Arista Mootheram

A recent judgement has been published relating to the camera that is used by metro and traffic police officials when regulating speed limits. The judgment was handed down by the Acting Deputy Judge President, S. Naidoo in the High Court of South Africa Free State Division, Bloemfontein, in The State v Gomolemo Thakanyane wherein a matter automatically went on review in terms of Section 302 of the Criminal Procedure Act, 51 of 1977.

The Accused in the matter was charged in the Brandfort Magistrate’s Court for contravening section 59(4)(a) of the National Road Traffic Act 93 of 1996 for allegedly exceeding the speed limit of 80 km per hour and travelled at 141 km per hour.

The accused pleaded guilty in terms of Section 112(1) of the Criminal Procedure Act. However, a query was addressed to the Magistrate who sentenced the accused, relating to whether or not the accused when pleading guilty to the charge, admitted to the following:

  1. The recorded speed;
  2. The proper function of the speed measuring device; and
  3. The competence of the traffic officer to set up and operate the speed measured.

These requirements were handed down by a Full Bench in the case of The State v Phuzi [2018] ZAFSHC 213.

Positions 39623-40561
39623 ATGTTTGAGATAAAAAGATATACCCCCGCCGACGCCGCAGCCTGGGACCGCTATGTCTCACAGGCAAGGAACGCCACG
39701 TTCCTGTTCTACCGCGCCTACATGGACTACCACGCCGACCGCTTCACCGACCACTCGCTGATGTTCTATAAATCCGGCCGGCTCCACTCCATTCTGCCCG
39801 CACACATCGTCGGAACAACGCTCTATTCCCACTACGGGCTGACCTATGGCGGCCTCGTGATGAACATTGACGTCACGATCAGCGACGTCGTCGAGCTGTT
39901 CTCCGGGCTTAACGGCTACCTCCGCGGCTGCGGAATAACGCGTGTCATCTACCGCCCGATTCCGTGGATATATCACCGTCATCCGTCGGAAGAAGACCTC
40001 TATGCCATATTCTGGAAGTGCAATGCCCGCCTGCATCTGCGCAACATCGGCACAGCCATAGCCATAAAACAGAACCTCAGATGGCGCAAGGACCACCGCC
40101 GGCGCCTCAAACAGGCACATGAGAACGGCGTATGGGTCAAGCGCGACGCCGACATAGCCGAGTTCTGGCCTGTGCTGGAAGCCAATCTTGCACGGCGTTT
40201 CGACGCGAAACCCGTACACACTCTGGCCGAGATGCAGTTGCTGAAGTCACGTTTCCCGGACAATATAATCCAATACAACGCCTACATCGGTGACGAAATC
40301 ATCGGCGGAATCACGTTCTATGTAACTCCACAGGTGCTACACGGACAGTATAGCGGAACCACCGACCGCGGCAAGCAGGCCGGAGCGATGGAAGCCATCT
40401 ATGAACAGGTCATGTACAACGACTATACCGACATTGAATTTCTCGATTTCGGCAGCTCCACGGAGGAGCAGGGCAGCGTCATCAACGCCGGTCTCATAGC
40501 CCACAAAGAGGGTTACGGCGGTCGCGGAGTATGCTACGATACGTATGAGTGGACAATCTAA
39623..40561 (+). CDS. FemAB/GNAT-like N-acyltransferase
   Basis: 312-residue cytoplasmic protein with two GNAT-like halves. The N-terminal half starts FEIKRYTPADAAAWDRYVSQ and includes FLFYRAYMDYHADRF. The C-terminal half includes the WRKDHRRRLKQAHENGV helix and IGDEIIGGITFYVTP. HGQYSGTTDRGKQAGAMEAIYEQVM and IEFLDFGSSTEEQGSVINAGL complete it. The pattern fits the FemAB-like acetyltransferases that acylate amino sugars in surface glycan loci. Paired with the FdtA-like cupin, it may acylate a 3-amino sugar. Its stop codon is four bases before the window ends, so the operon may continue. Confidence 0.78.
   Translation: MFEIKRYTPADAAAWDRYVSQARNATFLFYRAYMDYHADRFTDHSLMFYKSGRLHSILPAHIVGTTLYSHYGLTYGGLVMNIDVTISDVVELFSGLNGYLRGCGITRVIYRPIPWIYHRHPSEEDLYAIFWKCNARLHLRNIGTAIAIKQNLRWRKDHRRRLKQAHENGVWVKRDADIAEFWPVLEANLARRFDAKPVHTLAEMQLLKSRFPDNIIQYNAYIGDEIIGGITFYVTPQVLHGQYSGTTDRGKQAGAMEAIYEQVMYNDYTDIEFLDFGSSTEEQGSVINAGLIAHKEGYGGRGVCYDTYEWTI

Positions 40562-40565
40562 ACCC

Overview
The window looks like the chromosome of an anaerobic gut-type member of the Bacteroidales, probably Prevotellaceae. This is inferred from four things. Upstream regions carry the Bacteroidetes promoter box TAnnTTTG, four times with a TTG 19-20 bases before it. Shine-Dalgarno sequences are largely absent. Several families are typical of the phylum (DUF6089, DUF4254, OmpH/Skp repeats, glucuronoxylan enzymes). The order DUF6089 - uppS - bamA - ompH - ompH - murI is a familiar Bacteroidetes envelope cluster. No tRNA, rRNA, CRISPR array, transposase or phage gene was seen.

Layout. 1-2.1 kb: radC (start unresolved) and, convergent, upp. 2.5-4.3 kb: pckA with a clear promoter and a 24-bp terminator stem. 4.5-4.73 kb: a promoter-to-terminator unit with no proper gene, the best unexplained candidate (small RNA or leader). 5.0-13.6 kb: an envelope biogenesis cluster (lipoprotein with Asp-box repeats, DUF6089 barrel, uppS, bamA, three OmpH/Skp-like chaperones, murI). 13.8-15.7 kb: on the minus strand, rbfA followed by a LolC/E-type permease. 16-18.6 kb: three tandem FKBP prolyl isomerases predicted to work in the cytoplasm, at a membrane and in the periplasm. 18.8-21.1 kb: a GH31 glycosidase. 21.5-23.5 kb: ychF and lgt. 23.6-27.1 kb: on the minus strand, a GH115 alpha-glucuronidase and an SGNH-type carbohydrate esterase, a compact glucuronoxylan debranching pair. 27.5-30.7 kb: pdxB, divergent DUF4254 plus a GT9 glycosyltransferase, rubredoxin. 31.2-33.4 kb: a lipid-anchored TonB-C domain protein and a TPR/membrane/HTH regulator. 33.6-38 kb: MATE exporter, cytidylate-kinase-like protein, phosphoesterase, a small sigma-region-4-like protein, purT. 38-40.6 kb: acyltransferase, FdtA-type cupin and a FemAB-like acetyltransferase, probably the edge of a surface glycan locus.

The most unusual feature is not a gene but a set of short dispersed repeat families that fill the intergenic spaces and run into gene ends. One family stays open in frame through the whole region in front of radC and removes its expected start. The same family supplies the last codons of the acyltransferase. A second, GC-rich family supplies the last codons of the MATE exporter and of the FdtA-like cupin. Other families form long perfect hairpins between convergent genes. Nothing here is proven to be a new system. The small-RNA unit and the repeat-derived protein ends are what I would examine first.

In furtherance to the above, it is the State’s duty to prove that the device that is used to measure speed is reliable for the purpose of capturing one’s speed; that the device determined and registered the speed accurately and that the device was properly set up in accordance with the manufacturer’s specifications. It is of utmost importance that the person who operates the device is trained to do so and this be admitted in order to prove that the speed was measured in accordance with the manufacturer’s specifications.

In light of the above, it has recently been discovered that people who have been caught speeding using the ProLaser 4 speed gun may just as well get off scot-free from the charge. This is as a result of the failure in proving that the ProLaser 4 speed gun underwent the necessary tests and approval required from an independent laboratory in order for it to be legally used in the country. It has come to knowledge that the software and hardware versions of the ProLaser 4 speed gun are unknown and the fact that there is no evidence that the device was sealed after it had been calibrated by the distributor, also creates uncertainty as to the accuracy of the speed gun.

Therefore, should you be pulled over for speeding, you have the right to politely ask the metro police officer to see the calibration certificate for the speed measuring device and you may also ask to see the operator’s certificate of the officer who is operating the measuring device. You also have the right to ask the metro police officer to see his or her appointment certificate as a peace officer.

Should they refuse to show you any of the above, it is best advised that you remain silent and note same in your defence.

This article is a general information sheet and should not be used or relied on as legal or other professional advice. No liability can be accepted for any errors or omissions nor for any loss or damage arising from reliance upon any information herein. Always contact your legal adviser for specific and detailed advice.